These photographs are part of the project titled recOllection, which started in 2010 as a pictorial study on a new interpretation of the photographic space. The artist has developed her own technique, superimposing layers of old photographic material (vintage photographs depicting intimate scenes of Vietnamese life from the 1930s to the early 1970s) projected on various urban surfaces (buildings, waste dumps, shipyards, etc.) and re-captured through the lens, as a resuscitation of the nameless men and women who, for a while, haunted the streets of Saigon and who have fallen into oblivion. This re-composition allows for a richness of meaning, otherwise difficult to capture within one material. Fusing different dimensions of time and space, revealing the hidden codes behind reality, these projections of the city act as an x-ray, revealing not the inner structure of walls, but the lives of those that used to laugh, suffer and die between them. Projected on those walls, they are the ghosts of the city, reclaiming their right to be remembered, they hold a mirror to the living, reminding them that they too are projected against these walls in another dimension of time.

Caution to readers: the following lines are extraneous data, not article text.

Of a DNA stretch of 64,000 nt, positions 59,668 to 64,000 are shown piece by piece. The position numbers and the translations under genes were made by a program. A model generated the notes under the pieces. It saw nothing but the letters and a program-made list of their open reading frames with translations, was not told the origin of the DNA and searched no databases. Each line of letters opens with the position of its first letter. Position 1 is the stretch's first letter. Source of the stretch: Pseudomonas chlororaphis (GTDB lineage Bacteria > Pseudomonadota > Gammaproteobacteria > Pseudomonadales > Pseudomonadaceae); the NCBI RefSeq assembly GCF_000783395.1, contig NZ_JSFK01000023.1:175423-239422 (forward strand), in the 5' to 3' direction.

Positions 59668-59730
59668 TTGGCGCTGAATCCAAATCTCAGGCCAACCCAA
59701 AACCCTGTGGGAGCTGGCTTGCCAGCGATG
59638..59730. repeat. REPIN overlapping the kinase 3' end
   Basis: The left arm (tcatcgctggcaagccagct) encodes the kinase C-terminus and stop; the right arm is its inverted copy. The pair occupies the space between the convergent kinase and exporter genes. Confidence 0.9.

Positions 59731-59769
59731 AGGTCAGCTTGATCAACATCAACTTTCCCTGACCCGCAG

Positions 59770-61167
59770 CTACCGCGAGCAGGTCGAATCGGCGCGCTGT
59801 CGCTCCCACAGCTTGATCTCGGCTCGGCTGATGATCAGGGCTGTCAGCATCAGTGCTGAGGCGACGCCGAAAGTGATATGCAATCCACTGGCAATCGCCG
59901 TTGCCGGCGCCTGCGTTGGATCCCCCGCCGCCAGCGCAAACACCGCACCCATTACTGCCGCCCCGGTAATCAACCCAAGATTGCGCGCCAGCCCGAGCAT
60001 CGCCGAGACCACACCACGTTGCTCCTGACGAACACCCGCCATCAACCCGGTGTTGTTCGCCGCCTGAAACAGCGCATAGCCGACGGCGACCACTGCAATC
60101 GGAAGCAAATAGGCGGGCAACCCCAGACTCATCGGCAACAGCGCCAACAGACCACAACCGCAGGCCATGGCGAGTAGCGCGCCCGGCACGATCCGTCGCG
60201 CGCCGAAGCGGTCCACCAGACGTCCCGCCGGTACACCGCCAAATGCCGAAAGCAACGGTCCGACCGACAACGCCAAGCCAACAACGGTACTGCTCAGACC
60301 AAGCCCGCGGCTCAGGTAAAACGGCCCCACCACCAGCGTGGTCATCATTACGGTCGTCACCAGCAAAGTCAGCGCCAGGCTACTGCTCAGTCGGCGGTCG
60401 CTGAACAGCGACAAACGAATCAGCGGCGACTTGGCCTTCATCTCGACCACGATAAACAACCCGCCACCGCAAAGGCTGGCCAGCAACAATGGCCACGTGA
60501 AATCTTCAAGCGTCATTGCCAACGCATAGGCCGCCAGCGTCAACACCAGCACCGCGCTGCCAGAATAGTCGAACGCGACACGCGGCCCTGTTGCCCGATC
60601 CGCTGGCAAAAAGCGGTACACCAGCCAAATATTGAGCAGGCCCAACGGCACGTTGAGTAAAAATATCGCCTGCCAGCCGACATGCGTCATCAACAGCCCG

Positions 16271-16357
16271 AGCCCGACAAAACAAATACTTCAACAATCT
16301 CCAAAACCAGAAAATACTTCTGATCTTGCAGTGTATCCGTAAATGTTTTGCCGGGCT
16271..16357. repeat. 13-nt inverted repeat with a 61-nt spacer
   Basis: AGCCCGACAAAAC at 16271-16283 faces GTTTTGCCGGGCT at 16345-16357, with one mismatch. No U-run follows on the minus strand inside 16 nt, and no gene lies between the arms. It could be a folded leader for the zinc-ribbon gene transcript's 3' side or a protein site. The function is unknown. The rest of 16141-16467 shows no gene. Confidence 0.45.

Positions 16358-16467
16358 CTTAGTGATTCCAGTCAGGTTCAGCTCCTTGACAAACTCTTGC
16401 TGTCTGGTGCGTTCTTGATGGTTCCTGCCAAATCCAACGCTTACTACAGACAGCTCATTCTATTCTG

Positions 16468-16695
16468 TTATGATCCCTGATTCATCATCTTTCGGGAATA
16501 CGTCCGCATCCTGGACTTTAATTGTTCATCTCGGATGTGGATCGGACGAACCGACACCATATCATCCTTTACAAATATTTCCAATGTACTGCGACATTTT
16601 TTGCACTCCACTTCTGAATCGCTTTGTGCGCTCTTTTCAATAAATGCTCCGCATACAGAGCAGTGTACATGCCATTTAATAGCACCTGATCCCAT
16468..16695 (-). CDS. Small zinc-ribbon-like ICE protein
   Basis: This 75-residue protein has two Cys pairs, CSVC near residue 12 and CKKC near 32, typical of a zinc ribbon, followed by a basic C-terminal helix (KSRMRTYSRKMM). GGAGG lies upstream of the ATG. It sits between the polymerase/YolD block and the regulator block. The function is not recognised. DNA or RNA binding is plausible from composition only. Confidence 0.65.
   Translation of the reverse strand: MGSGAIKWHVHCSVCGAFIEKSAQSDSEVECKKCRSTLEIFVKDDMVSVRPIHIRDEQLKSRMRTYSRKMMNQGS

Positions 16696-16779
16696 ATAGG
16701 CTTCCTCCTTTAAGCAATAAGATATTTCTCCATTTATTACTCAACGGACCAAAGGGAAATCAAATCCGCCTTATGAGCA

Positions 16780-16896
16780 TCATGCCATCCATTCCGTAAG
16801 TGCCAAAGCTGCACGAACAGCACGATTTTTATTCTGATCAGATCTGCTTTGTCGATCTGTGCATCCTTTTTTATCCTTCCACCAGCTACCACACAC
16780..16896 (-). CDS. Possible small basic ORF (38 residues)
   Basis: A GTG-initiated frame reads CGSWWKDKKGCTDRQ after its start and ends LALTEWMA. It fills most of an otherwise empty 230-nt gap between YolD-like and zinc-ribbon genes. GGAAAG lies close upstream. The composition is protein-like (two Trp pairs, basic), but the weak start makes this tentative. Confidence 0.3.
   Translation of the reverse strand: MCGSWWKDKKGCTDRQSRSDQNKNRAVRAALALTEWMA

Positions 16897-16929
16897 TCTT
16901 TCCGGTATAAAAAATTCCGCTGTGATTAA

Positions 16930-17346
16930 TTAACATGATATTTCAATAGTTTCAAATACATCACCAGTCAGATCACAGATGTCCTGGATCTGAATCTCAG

About the Artist
Olivia Marty (France, b.1978), also known as O, is a French-South African contemporary artist, architect and designer who lives and works in Saigon, Vietnam. Olivia graduated from the Faculty of Architecture of Versailles (France) and qualified as a French Architecte DPLG in 2004. Her thesis looked at the development of the Asian metropolis and had involved a year-long project on The Rehabilitation and Space Planning of the Makkasan Slums in Bangkok. She began photography early on while pursuing her architecture career in Paris, later relocating to Vietnam in 2004 as her husband is French-Vietnamese. Her photographic art project recOllection started in 2010 as a pictorial study on new interpretation of the photographic space. She has developed her own technique, superimposing layers of old photographic material projected on various urban surfaces and re-captured through the lens as is — by doing so she blends architectural details and street art with emotions.